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Monday, December 22, 2008

Criticism From SF Weekly Worse Than Global Financial Meltdown?

Posted By on Mon, Dec 22, 2008 at 9:13 AM

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By Matt Smith

Here's a pop quiz(R):

Which is worse?

A.) A U.S. banking crisis sparks a chain reaction in global financial markets leaving no economy unscathed, spawning talk of unemployment, poverty and despair like nothing seen since the1930s.

B.) SF Weekly criticizes a bureaucrat.

If you answered B, you must be a savvy financial analyst just like the boys and girls at The Bond Buyer. The Daily Newspaper of Public Finance recently elevated SF Weekly to the status of Lucifer himself in a profile of airport finance bureaucrat Kevin Kone.

In an article titled "Deal in Focus: After a Busy, Crazy Year, S.F. Airport Prices its (?) Offering for $90m" -- (We don't have any idea what this means either) -- writer Andrew Ward explains that recieving criticism from SF Weekly is the worst thing that can possibly happen.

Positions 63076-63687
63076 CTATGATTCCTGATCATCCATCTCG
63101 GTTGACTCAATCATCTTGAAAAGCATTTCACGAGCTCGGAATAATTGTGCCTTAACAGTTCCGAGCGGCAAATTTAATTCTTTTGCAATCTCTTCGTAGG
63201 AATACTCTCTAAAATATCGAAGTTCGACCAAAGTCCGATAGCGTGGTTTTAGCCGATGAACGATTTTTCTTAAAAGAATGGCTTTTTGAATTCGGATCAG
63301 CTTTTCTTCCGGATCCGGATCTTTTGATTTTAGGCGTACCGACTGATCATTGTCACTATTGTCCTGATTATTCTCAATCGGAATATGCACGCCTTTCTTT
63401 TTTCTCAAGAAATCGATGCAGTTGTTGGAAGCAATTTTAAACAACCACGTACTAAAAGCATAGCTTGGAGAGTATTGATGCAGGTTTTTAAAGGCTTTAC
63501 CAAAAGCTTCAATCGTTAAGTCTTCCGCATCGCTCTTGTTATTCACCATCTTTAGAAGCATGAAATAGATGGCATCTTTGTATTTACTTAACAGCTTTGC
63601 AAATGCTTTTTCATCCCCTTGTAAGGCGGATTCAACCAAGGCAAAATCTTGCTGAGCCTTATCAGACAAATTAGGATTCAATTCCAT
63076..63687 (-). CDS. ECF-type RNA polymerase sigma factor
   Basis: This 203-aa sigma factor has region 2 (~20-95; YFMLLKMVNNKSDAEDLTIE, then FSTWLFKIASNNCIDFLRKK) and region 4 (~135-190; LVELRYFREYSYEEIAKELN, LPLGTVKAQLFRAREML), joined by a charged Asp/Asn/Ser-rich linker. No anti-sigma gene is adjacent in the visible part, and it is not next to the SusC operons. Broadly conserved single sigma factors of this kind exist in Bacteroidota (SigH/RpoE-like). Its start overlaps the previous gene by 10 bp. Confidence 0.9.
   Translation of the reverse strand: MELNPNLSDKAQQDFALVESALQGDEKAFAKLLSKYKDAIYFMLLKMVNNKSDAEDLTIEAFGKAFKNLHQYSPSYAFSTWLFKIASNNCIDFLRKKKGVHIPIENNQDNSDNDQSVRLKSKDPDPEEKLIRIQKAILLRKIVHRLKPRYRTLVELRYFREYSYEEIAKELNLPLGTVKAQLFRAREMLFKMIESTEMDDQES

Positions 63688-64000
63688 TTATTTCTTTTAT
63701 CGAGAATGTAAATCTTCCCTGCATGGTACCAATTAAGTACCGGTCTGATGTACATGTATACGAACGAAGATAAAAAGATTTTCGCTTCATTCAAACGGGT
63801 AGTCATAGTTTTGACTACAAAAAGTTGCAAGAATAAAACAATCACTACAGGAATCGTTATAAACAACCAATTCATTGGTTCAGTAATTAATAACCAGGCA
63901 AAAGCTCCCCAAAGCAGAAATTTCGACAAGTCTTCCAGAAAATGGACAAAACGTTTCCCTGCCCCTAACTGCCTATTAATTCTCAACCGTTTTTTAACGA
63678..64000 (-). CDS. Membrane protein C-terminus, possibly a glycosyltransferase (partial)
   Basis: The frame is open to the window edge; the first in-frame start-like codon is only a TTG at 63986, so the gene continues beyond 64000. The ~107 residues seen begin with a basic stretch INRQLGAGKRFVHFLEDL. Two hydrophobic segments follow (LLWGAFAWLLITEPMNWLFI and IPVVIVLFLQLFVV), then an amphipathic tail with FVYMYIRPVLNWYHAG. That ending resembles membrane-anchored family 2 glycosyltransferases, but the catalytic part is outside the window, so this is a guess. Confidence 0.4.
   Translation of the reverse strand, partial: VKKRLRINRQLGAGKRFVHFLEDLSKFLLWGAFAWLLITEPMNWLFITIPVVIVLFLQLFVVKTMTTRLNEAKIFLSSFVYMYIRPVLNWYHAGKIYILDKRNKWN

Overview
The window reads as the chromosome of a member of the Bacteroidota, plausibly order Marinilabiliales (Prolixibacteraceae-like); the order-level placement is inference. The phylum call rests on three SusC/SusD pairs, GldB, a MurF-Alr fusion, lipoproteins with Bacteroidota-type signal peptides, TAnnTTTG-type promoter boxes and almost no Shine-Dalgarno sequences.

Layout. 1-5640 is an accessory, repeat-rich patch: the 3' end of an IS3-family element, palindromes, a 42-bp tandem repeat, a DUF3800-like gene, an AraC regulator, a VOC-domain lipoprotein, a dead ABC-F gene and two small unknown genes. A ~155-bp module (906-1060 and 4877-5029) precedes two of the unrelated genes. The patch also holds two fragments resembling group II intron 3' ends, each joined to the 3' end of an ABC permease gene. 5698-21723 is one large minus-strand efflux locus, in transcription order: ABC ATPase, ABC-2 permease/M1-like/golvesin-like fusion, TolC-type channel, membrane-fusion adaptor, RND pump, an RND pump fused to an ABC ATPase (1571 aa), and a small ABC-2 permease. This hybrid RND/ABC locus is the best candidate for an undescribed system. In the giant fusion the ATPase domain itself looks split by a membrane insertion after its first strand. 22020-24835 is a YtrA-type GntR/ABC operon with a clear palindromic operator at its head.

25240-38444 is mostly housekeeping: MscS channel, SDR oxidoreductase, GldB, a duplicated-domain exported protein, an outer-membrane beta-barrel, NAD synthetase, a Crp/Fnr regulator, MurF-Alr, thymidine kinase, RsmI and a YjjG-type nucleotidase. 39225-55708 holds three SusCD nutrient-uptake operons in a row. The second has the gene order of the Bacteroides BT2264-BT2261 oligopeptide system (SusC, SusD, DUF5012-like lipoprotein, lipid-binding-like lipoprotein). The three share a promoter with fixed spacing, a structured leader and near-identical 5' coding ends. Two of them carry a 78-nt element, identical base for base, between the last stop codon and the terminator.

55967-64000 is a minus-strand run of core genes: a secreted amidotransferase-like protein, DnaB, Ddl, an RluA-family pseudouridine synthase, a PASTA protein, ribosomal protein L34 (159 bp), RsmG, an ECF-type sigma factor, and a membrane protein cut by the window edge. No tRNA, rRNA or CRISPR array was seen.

Ward notes how global chaos, combined with financing missteps "made Kone one of the poster children for the municipal market meltdown this year."

Then Ward offers this stunning money shot:

"Worse yet, SF Weekly - a local newspaper that is read by his supervisors and their elected bosses - wrote in August that the "apparent bumbling" and "maladroit financial engineering" by the "zeros" who manage the airport's bonds could result in a "fiery crash that could end up costing local taxpayers millions of dollars."

The paper objected to refunding ARS with insured debt after the last standing triple-A rated bond insurers, Assured Guaranty Corp. and FSA Assurance Corp., began to face credit questions from increasingly nervous investors and credit analysts," Ward wrote.

It's useful to know that SF Weekly can be more devastating than an international finance crisis.

But Ward's revelation begs a question: What is SF Weekly not worse than?

A.) An Ice-Age-causing meteor impact?

B.) Nuclear Armageddon?

C.) The Sun's transformation into a red giant that engulfs planet earth?

D.) The Big Crunch, in which space's expansion reverses, and the universe collapses, thus ending history itself in a black hole singularity?


The reader providing the first correct answer, along with a name and physical address, receives a free tchotchke from SF Weekly.

Photo Via: NicknackPaddywhack

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Matt Smith

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